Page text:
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Gay Priests to Pope: Don't Blame Us for Sexual Abuse

Pope Francis

A group of gay priests in the Netherlands released an open letter to Pope Francis on the topic.

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An association of gay Catholic priests in the Netherlands has written a letter to Pope Francis objecting to his statement that gay people are not welcome in the clergy and the implication that they are responsible for the clergy sex abuse crisis.

The letter from the Working Group of Catholic Gay Pastors is dated last October but is just being released publicly today. It mentions a document the pope issued in 2016 that reiterates the church's ban on gay priests -- even though there are many gay priests despite that policy.

"It is a continuation of the policy adopted by your two predecessors to prevent gay men from being ordained as priests," the letter reads. "Although the document states that the Church deeply respects the persons in question, it also makes the arbitrary and unfounded statement that: 'Such persons, in fact, find themselves in a situation that gravely hinders them from relating appropriately to both men and women.' ... In May [2018] various news media reported that during a meeting at the Italian Bishops' Conference, you strongly supported the banning of homosexual candidates for the priesthood. We now wish to inform you that, as members of the Working Group, we are deeply unhappy with this vision and this policy concerning homosexuality and the priesthood."

The group notes that there are many gay men serving as priests, and they function as well or poorly as heterosexual priests do. Those who accept and understand their sexuality do not cause problems, the letter says, but those who "deny, disown or suppress" it do. The church expects priests to adhere to their vow of celibacy, no matter their orientation.

On the sexual abuse scandal, the letter reads, "We have the distinct impression that the Vatican and the Congregation for the Clergy and perhaps even you yourself, tend to suggest that those priests who are openly gay are the ones responsible for the sexual abuse of children and minors. We disagree with this. We believe that the current major crisis with respect to this context is primarily the result of the disapproval, suppression, denial and the poor integration of sexuality, and especially homosexuality, on the part of many individual priests and within our Church as a whole."

Some right-wing commentators, such as Bill Donohue of the Catholic League, have indeed blamed gay priests for sexual abuse of minors. And the pope himself has suggested that gay priests may be more likely than straight ones to break their vows, leading LGBTQ advocates to worry that he would indeed blame them for the abuse crisis. This is a far cry from Francis's 2013 statement about gay priests, when he famously said, "Who am I to judge?"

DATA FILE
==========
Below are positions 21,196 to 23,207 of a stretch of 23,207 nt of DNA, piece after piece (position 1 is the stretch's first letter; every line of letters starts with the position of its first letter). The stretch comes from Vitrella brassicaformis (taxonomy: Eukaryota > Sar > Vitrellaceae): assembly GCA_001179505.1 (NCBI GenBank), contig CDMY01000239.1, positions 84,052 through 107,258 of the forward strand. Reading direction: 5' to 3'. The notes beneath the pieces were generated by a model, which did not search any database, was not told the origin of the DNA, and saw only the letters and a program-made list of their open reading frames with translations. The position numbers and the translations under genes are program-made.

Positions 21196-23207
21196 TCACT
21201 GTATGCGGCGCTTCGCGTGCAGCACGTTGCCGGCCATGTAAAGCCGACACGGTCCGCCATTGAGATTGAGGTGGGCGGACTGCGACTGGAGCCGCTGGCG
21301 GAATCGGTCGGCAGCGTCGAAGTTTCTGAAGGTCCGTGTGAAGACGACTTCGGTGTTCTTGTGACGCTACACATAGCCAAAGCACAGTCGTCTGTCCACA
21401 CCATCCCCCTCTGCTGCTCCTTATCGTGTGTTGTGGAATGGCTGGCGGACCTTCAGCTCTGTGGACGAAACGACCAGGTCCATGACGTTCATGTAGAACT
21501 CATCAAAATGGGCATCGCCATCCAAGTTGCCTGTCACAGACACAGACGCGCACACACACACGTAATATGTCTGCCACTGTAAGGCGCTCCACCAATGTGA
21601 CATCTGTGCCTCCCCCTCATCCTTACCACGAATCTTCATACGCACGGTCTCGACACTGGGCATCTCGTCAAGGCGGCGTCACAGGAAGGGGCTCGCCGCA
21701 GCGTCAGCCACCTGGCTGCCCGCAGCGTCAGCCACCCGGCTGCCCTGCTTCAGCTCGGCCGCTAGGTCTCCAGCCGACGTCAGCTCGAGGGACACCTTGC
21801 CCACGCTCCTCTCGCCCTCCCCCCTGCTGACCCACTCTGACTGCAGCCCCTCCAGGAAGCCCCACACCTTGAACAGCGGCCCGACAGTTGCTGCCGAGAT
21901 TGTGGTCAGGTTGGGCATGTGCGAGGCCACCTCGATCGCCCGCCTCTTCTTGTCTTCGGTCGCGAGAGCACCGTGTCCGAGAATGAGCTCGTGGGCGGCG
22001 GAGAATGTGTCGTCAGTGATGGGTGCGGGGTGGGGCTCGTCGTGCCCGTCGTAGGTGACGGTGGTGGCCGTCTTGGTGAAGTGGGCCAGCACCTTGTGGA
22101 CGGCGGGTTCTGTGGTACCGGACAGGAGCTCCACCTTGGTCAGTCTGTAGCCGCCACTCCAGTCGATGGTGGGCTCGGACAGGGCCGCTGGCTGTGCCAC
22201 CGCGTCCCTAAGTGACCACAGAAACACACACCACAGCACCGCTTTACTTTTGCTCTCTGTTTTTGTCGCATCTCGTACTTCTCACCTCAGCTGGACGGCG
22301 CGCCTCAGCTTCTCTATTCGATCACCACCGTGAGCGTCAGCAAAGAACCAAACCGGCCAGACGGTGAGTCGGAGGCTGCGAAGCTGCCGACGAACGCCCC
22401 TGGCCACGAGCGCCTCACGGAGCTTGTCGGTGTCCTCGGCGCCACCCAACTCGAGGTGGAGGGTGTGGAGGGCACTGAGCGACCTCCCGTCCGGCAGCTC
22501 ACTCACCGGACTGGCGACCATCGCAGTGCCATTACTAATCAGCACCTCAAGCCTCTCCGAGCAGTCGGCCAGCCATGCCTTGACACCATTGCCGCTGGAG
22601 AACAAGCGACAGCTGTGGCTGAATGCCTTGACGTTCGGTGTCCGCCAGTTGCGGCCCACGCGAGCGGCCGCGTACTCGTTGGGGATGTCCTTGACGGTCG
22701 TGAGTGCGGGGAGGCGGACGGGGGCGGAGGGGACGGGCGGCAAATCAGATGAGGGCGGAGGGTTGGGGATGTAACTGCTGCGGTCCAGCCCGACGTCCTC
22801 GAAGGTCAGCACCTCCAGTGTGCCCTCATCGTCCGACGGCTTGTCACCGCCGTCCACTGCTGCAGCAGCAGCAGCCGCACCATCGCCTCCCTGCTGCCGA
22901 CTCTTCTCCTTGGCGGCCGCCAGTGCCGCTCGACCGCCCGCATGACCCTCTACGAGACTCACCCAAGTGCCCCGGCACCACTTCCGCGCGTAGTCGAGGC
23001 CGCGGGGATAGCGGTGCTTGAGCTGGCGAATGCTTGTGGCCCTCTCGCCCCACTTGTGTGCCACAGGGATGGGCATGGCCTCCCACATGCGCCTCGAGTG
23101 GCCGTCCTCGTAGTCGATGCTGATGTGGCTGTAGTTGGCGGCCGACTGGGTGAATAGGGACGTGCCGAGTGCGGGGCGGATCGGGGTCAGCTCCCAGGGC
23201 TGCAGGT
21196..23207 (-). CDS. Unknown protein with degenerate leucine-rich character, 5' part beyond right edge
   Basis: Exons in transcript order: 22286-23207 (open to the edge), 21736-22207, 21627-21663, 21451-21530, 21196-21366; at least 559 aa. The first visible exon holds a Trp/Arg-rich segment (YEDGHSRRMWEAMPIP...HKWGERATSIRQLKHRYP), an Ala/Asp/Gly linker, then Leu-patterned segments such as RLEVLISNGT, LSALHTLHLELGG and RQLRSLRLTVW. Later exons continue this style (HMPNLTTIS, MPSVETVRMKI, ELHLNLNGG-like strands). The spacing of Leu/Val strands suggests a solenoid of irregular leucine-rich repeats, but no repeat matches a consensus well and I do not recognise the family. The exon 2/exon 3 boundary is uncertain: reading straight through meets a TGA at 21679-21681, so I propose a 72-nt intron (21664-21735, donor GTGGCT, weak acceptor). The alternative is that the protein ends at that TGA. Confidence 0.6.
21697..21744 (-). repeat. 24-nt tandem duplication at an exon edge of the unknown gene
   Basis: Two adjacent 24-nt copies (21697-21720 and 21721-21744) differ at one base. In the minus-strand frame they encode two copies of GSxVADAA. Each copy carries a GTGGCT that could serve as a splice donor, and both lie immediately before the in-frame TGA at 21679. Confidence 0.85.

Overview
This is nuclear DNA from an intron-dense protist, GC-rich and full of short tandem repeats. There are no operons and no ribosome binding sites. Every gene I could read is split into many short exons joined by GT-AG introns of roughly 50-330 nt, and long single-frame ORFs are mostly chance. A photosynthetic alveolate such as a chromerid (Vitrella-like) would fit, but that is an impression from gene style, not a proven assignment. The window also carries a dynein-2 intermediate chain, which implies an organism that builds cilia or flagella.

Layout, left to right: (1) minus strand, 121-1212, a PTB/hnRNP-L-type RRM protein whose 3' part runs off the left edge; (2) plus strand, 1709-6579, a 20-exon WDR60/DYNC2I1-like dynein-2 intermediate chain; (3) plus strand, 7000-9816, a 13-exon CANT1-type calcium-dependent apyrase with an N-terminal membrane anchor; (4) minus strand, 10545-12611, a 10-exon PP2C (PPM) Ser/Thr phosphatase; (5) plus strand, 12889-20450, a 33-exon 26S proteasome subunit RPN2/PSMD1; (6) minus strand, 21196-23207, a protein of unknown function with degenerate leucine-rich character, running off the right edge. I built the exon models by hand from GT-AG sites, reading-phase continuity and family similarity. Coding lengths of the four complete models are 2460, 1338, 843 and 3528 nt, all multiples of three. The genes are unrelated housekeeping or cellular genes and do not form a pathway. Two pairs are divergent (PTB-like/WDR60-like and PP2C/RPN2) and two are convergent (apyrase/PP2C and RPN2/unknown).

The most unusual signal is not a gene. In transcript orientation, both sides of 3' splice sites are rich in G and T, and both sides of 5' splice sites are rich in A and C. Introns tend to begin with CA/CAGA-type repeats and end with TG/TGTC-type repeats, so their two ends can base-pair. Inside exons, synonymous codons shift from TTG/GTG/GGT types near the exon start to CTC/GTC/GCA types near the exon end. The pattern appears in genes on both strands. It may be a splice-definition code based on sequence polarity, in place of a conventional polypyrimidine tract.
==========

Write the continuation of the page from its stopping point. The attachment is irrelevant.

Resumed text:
The letter is being released ahead of a Vatican meeting with world bishops to discuss clergy sexual abuse. It begins next week. Francis DeBernardo, executive director of New Ways Ministry, which works for LGBTQ equality in the church, said he does not know of any other group of gay priests anywhere in the world that has taken such an action.

The release of the letter also comes at the same time as the publication of a book, In the Closet of the Vatican, that asserts that 80 percent of priests working within the Vatican are gay. The book, by French journalist Frederic Martel, is being published in eight countries and seeks to expose what publisher Bloomsbury calls "corruption and hypocrisy at the heart of the Vatican," The Guardian reports.

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Trudy Ring

Trudy Ring is The Advocate’s senior politics editor and copy chief. She has been a reporter and editor for daily newspapers and LGBTQ+ weeklies/monthlies, trade magazines, and reference books. She is a political junkie who thinks even the wonkiest details are fascinating, and she always loves to see political candidates who are groundbreaking in some way. She enjoys writing about other topics as well, including religion (she’s interested in what people believe and why), literature, theater, and film. Trudy is a proud “old movie weirdo” and loves the Hollywood films of the 1930s and ’40s above all others. Other interests include classic rock music (Bruce Springsteen rules!) and history. Oh, and she was a Jeopardy! contestant back in 1998 and won two games. Not up there with Amy Schneider, but Trudy still takes pride in this achievement.
Trudy Ring is The Advocate’s senior politics editor and copy chief. She has been a reporter and editor for daily newspapers and LGBTQ+ weeklies/monthlies, trade magazines, and reference books. She is a political junkie who thinks even the wonkiest details are fascinating, and she always loves to see political candidates who are groundbreaking in some way. She enjoys writing about other topics as well, including religion (she’s interested in what people believe and why), literature, theater, and film. Trudy is a proud “old movie weirdo” and loves the Hollywood films of the 1930s and ’40s above all others. Other interests include classic rock music (Bruce Springsteen rules!) and history. Oh, and she was a Jeopardy! contestant back in 1998 and won two games. Not up there with Amy Schneider, but Trudy still takes pride in this achievement.